I’ve been thinking about anime lately, and what makes it so special. And what I’ve decided is this: anime gets away with showing us stuff that live action could never get away with. I was watching the series “Now and Then, Here and There” a while back. The star is a young boy who, at times, gets beaten horribly. A young girl gets raped several times and finally murders her attacker. In “Grave of the Fireflies” [SPOILER INCOMING] we watch a very young girl slowly, painfully, starve to death while her older brother does everything he can think of to prevent it. When we see him put her in a coffin and light the pyre…man, its devastating.

Live action could show this stuff, but not so bluntly. And in having to soften it, the imagery loses some of the impact. So that’s part of it of what makes it special. It pulls certain subject matter out of the realm of taboo. But that’s not all…

At the same time anime is showing you these horiffic visuals…they are animated, and that triggers some kind of release in the brain. When Shu is getting horribly beaten by King Mondo, his neck actually stretches, cartoon style, as his head snaps back and forth. Now don’t misunderstand…this doesn’t make the scene funny. Instead, it both intensifies the action and makes it less real at the same time. And I really think that ‘less real’ bit gives us a mental escape valve.

For me anyway, this lets me walk away from “Now and Then…” thinking about the story, but not…scarred. I mean, seeing that kind of violence done to a young boy in live action would just be horrific. I’d feel guilty about watching it as ‘entertainment’ and just deeply disturbed by seeing it at all. That lizard part of my brain the doesn’t understand the difference between fact and fiction would just curl up into a ball.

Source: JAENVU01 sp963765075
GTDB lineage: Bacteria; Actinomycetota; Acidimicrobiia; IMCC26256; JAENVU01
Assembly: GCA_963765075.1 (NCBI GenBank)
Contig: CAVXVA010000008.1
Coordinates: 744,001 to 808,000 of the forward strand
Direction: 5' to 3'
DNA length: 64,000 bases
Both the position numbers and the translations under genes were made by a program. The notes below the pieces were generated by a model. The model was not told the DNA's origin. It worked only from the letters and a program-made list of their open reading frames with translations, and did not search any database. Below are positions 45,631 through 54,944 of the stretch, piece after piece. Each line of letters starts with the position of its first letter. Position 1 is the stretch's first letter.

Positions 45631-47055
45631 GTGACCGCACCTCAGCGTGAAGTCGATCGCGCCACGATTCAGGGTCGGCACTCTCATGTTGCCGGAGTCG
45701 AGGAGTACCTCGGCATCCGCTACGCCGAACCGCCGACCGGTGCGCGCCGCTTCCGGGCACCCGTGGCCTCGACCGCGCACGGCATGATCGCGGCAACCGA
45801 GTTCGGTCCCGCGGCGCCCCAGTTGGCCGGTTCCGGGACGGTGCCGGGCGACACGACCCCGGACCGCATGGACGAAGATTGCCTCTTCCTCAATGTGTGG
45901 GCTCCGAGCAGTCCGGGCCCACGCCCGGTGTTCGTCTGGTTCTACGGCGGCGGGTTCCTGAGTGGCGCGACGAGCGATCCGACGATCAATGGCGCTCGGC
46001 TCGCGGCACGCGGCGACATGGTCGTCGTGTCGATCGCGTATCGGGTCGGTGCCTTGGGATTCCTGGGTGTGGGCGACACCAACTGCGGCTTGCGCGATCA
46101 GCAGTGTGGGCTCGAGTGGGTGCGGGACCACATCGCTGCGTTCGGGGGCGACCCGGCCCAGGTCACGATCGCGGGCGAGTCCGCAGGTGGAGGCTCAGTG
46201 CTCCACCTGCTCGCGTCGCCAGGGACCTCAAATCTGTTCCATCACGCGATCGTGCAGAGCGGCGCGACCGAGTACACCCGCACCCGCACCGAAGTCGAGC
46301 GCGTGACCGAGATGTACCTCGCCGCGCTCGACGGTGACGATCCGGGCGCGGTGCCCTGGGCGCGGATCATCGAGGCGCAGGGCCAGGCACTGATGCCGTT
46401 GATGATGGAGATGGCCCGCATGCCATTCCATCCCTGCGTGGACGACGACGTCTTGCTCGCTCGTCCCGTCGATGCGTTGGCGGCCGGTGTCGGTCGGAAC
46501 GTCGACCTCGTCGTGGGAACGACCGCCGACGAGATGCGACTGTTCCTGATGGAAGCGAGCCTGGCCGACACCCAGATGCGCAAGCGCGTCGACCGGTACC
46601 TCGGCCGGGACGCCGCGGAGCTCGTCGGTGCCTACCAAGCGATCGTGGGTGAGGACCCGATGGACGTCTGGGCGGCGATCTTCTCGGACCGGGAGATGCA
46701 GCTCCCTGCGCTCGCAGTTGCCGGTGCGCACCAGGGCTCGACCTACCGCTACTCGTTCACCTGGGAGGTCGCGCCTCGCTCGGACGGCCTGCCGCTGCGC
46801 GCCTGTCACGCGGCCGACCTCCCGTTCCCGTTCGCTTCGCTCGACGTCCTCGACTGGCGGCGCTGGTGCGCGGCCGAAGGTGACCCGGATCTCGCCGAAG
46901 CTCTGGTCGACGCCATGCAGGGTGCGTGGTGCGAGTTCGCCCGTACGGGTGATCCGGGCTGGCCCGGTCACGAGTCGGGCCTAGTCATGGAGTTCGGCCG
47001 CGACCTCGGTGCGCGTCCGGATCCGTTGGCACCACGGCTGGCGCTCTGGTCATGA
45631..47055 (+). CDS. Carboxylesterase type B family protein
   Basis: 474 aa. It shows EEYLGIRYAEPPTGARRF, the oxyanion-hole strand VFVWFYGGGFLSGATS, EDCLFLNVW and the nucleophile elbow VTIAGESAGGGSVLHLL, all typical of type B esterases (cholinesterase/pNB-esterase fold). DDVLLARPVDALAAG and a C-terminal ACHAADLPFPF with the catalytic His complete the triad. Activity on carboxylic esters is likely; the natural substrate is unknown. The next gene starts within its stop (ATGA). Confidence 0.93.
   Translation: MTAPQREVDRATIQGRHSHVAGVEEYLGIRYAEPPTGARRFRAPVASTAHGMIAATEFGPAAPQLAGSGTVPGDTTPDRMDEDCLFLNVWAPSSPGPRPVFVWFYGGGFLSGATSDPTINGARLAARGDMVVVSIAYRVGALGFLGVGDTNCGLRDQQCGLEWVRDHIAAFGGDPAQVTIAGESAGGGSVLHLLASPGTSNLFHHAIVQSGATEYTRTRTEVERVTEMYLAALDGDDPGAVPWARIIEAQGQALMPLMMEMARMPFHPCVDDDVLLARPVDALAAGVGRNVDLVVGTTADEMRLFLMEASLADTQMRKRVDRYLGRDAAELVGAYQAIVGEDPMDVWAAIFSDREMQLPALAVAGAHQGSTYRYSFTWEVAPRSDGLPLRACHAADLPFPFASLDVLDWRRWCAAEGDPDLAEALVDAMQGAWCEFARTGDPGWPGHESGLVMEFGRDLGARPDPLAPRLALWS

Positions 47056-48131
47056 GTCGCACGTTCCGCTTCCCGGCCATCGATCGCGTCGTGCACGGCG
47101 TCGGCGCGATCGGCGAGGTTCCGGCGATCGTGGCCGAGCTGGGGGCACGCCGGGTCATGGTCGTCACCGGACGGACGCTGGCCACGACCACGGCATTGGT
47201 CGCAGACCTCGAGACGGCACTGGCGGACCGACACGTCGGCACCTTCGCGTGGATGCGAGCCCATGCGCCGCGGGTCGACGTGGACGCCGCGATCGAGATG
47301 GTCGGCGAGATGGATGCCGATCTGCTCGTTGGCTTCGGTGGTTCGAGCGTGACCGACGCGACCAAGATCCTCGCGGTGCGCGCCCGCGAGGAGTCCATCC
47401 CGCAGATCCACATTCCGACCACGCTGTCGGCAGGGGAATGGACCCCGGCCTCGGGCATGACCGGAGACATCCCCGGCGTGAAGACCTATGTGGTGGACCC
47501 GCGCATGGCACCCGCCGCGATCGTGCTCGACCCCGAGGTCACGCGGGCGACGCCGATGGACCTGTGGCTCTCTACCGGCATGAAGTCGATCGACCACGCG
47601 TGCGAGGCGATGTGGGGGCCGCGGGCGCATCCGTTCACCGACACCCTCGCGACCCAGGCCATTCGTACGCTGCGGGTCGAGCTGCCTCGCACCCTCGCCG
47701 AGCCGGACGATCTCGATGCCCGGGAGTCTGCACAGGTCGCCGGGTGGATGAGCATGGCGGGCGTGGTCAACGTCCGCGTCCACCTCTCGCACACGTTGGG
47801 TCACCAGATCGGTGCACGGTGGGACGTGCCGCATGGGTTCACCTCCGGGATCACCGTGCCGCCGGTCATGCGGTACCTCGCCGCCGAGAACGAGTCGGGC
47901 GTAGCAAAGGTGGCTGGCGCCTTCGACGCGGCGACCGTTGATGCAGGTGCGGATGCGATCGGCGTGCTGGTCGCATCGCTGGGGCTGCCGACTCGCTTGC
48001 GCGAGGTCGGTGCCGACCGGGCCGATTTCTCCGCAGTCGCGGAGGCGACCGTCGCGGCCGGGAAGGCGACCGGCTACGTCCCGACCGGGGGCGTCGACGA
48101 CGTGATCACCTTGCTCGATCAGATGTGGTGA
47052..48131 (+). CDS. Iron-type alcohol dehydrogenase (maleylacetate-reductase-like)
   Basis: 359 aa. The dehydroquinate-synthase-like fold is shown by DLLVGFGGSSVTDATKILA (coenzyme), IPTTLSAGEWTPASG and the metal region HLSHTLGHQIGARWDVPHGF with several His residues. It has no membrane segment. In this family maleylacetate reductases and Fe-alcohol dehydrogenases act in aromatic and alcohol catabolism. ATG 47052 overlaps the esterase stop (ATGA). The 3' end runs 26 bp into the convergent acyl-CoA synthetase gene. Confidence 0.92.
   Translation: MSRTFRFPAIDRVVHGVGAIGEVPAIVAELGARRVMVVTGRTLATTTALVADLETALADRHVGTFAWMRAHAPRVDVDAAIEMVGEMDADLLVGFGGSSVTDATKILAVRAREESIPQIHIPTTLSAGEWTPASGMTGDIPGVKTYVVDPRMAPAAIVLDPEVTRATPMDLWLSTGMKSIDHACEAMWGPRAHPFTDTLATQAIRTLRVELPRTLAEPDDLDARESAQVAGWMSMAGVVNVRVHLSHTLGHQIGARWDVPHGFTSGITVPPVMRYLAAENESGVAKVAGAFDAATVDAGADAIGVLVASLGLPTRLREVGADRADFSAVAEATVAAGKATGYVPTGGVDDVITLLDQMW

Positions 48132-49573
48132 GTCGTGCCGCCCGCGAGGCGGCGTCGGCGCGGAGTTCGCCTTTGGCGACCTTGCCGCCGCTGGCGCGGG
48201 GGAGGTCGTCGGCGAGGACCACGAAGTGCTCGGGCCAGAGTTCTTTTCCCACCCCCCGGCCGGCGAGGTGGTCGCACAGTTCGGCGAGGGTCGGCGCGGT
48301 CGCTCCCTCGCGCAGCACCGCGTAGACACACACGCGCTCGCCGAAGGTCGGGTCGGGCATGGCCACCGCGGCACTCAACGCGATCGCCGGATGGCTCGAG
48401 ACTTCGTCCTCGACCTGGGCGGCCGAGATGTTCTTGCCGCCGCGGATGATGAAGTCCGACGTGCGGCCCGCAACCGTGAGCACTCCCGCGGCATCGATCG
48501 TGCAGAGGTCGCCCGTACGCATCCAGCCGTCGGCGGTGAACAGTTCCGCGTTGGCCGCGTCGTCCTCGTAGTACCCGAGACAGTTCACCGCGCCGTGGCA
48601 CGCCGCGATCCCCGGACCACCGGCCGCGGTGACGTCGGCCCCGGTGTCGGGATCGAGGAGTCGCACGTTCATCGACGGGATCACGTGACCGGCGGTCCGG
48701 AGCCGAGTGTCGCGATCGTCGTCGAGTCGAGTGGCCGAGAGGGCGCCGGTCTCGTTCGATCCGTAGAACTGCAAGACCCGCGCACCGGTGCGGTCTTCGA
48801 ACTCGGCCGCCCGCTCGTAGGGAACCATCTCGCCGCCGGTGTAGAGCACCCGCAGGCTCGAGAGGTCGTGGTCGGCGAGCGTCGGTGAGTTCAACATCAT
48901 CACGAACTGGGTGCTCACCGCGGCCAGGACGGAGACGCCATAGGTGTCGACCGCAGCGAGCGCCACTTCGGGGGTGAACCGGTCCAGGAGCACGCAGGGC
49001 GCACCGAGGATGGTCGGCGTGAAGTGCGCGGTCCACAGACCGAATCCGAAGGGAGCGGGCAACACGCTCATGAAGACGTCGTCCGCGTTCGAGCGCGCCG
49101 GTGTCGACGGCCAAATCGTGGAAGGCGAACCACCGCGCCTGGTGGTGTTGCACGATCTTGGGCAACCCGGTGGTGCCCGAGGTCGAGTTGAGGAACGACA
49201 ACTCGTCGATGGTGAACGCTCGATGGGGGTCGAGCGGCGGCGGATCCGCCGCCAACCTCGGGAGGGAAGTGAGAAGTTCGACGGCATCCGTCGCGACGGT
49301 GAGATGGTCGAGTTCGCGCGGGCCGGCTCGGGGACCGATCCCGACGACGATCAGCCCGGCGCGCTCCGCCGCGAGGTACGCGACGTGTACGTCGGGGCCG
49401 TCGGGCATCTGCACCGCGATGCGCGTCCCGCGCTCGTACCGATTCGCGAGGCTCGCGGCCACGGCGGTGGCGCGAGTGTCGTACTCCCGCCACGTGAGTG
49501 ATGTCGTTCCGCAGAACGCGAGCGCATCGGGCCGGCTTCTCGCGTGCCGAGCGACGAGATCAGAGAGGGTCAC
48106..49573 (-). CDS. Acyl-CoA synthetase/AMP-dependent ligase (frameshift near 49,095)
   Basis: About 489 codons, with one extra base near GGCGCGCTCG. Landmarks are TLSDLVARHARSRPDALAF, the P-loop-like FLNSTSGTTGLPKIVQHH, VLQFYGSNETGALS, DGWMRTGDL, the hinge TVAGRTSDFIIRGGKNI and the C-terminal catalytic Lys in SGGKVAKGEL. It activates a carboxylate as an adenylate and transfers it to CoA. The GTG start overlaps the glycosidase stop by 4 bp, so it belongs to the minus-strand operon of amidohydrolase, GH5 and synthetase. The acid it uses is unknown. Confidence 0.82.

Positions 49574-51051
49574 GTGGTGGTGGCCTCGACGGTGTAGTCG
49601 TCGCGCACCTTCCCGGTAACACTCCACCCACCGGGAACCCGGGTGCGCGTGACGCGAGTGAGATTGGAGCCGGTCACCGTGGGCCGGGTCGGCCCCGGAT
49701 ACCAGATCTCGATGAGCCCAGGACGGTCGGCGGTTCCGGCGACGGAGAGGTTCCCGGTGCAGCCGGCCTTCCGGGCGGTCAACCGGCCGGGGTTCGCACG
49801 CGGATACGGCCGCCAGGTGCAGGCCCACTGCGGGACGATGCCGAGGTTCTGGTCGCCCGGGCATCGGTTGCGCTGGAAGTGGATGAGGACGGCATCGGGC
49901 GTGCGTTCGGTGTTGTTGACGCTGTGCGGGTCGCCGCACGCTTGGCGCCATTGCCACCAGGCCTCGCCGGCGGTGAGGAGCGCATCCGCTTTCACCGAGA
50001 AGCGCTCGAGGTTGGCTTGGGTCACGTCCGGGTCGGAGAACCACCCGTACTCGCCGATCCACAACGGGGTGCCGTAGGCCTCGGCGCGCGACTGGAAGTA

Contrast “Now and Then…” with “Grave,” which never used any cartoon exaggeration of any sort. Days later, I’m still thinking about the movie and choking up. Since the misery here isn’t due, directly, to violence, the filmmaker didn’t feel the need to give us that kind of escape, I suppose. You won’t wake up screaming from a nightmare after seeing “Grave” and you might have if you saw a version of “Now and Then” where the violence hadn’t been ‘cartoonized’ a little.

Oh, and by the way, if you don’t watch anime, please don’t take this little brain-dump of mine out of context. Yes, there are scenes of great violence and sadness in anime, but there are also scenes of great happiness and love. It’s a medium of extreme emotions, I suppose. But no one needs an escape from too much happiness.